From the 4:56 mark in the third quarter through the 8:34 mark in the fourth, Tigard scored four touchdowns. Three of those came within two minutes of each other in a devastating 21-point fourth-quarter spree. The explosion, however, may have never got off the ground if not for the guts of Kemper and the execution of his players. Facing a 4th and 8 from the Sunset 38-yard line, the rookie head coach elected to go for it, placing his trust in an offense that had yet to get it humming in the second half. But that faith was rewarded as Carter hit a wide-open Lenzy up the left seam. The explosive pass-catcher did the rest, crisscrossing the gridiron through the Apollo secondary to pay dirt for a critical 38-yard touchdown. Jackson Cleaver's made it 24-14 with 4:20 to go. A game that had a toss-up feel to it early, suddenly swung Tigard's way. Sunset pinned the Tigers inside their own two-yard line with a brilliant punt from Craig, yet Gilbert blasted a 49-yard run to give his offense some much-needed breathing room. Later on the same drive, on fourth and goal from the Sunset 2, Carter executed a textbook play-action fake, rolled right and hit Kameron Hosley, who was wide open in the end zone for the two-yard score to extend Tigard's lead to 31-14 with 10:32 to go in the fourth. With Sunset selling out to stop the run, Kemper and his staff dialed up the naked bootleg and converted their second fourth conversion into points.
"I think our offense has the potential to be better than we were last year," Burns said. "It's unique. We have a little bit more of an athletic team, so the new offense works well for us, we just have to keep learning it and getting those explosive plays."
After a failed Sunset fourth-down conversion, Gilbert took a handoff 55 yards to the house on the very next play from scrimmage to make it 38-14. Then Gilbert added another highlight to his Hudl reel, picking off a tipped Craig pass and taking it back to the Apollo 7. On the next play, Burns raced around the right side off the sealed off the offensive line and out the ball in the paint for another six. Cleaver's PAT made it 45-14 with 8:34 left.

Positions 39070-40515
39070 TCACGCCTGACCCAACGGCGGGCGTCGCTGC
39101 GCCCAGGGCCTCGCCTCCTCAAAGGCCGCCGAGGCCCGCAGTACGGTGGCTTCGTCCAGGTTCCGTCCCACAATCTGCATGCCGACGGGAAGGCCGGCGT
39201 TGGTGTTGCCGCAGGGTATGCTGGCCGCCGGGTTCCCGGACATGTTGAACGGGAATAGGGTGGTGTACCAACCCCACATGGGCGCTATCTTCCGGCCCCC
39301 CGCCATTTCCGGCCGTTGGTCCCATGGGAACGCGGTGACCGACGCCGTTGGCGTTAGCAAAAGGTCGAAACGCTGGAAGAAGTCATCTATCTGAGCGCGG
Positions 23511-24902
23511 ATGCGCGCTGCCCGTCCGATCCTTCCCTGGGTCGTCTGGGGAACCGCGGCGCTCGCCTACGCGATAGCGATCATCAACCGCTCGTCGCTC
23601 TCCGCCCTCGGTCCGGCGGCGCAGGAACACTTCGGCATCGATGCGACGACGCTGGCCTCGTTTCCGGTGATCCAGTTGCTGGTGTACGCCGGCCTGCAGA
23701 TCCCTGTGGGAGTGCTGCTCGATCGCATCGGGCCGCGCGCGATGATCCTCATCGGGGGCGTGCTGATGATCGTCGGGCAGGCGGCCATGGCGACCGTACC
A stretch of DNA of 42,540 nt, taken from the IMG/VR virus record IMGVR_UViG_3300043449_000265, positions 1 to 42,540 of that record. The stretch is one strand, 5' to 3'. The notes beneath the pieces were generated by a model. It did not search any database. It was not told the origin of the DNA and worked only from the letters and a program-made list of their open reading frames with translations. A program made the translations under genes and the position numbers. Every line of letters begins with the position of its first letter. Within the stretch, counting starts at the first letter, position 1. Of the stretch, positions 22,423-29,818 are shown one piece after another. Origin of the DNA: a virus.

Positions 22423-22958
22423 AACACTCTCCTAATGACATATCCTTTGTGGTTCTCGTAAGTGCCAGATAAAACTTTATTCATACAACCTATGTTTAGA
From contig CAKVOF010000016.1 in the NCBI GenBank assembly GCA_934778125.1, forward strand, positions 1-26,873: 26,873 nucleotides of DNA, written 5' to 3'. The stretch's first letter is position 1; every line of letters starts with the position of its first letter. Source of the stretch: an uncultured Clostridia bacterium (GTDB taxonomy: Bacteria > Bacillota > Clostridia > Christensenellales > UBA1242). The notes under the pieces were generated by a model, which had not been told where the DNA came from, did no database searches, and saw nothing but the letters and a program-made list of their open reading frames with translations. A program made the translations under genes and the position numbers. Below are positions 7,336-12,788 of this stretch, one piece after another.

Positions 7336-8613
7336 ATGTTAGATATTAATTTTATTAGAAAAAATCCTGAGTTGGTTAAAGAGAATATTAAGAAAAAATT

Tigard held Sunset's normally denotative offense to just 275 total yards of offense. Cole Scott and Bryce Goetz each had two sacks apiece. Scott led the Tigers with eight tackles and Goetz added six. Goetz, Johnny Nomani, Erik Schulz, Brayden Zolkoske and Owen Hagen were huge in helping their backs find open grass in the ground game by peeling off Apollo linemen and paving holes that were easy to speed through.
Sunset senior Antonio Hernandez's 90-yard kickoff return for a touchdown put a little bit more pep in the Apollos' step, as did Stevens' two-point conversion jump pass to Huntington. But the contest had long been decided for a Tiger team that was already looking for more as it goes back on the road at Barlow next Friday.
"I'm happy with how it turned out, but I'm not satisfied at all with how we played," Burns said. "We know what we need to work on. I feel like we'll bounce back and be even better next week."
You count on us to stay informed and we depend on you to fund our efforts. Quality local journalism takes time and money. Please support us to protect the future of community journalism.